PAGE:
Player One Flashbacks: Doom 3
Doom 3 for it’s time was a ground breaking game which not only tested pc hardware but also demonstrated that id tech is truly one of the innovators in gaming and on today’s edition of what I call Player One flashbacks we grab our trusty BFG 9000 and dive head first into Doom 3
Doom 3 was a huge risk in many respects as it deviated from the established formula set by all the previous games with more of a focus on horror atmosphere which did create a level of divide amongst the Doom community at the time. But when you look at the game with 2020 vision it truly demonstrates how you can take tried and true elements and make it work with a new coat of paint.
Now with this change of style how does it affect gameplay? Well I can safely say that it benefits greatly, the tighter areas make each level more methodical to traverse as you never truly know which corner could have an enemy hiding in wait to strike. This most definitely creates the horror elements which in comparison to Doom 1,2 and the most recent reboot series can throw some fans off. That’s not to say there aren’t moments where you’re ripping and tearing through demons there definitely are more open areas but they aren’t as frequent, it’s definitely a much slower Doom game which relies on atmosphere and ambience rather than full throttle action.
Atmosphere is key in Doom 3, most of the game you’re battling through a large space station on Mars so most of the battling is indoors and in some cases you’re in complete darkness with only your shoulder mounted light, these moments create the most tension as enemies can hit you from any direction and jump scare you from out of nowhere. It adds a level of fear in the Doom franchise not seen since perhaps the Ps1 port which used more atmospheric music rather than the heavy metal soundtrack we’ve all come to love since the original 1993 game.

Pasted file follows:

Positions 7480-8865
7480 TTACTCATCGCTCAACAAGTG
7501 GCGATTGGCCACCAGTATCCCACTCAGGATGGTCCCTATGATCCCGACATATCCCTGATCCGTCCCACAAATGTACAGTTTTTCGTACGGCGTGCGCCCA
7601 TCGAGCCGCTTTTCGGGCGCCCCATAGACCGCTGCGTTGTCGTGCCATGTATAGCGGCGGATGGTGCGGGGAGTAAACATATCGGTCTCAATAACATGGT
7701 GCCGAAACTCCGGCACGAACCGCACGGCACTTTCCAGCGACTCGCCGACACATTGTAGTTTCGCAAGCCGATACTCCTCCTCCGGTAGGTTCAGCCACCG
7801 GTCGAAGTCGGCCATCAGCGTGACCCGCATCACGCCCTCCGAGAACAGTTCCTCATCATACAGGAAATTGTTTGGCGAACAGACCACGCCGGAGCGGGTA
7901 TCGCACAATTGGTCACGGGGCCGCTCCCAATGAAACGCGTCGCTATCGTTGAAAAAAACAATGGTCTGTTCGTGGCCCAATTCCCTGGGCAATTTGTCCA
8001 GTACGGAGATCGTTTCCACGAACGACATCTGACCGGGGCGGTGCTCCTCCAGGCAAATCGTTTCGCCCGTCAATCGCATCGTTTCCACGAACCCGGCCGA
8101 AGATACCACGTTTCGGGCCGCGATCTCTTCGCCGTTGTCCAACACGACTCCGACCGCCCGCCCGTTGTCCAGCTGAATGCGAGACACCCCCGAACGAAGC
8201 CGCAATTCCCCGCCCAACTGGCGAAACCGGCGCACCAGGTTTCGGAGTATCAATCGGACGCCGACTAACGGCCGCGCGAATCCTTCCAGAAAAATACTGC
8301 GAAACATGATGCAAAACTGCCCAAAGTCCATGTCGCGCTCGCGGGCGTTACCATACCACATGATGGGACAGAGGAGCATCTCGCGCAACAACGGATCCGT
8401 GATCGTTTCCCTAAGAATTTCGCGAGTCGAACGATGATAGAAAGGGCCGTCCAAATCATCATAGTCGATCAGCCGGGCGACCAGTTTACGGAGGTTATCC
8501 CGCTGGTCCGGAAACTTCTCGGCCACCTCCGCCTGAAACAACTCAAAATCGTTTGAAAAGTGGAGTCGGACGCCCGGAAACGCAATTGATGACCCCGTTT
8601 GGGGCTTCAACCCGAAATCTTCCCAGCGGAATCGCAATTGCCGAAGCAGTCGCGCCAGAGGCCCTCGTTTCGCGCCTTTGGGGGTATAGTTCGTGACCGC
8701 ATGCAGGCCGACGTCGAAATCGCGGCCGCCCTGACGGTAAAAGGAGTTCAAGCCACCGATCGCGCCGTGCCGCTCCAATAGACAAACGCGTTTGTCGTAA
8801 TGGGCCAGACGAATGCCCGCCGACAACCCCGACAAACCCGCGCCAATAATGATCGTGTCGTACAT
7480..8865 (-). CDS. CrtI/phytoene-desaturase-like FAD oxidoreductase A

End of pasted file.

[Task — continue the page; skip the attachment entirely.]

Weapons have been revamped too an extent to mixed results. Weapons like the machine gun, shotguns and plasma rifles feel both devastating and satisfying to use but lose some of the crunch over the originals, weapons don’t feel as satisfying. Which the biggest and badness weapon the BFG (I’ll let your imagination think of what that means) doesn’t feel as impactful and for the most powerful weapon in the game feels a bit unsatisfying compared to the previous games and especially when comparing to the modern series.
Demons have had a more realistic redesign with the Cacodemon being the most notable ditching from the beholder design from Dungeons and Dragons for something that looks like it’s out of silent hill with a more humanoid face. The pinky demon has also gone through a redesign in another situation where imagination will definitely run wild but as a whole most of the demons are similar to previous games but with a more realistic design.
I played the Switch version of the game and performance was definitely something that surprised me as this runs at 720p in handheld and can go up to 1080p in docked mode and runs at 60 frames per second. There can be some dips in larger areas on the map and tinkering some of the settings can both hinder and improve the framerate. This is the first real conversion of Doom 3 on a portable console, the first time Doom 3 has appeared on a Nintendo console and finally it is the first Doom game to release on a Nintendo console since the original Doom and Doom 2 were ported to the Gameboy Advanced back in the early 2000s.
Doom 3 for it’s time pushed PC’S to their limits and to have it on a portable console in hd and running at 60 frames is pretty impressive and another notch onto Panic Button’s belt. For any Doom fan you’d be remiss in not picking this game up on modern platforms as it’s reasonably priced with a 12-15 hour play time to boot so is a must purchase for both Doom fans and horror fans.
Written by Player One EP Connor Matthews
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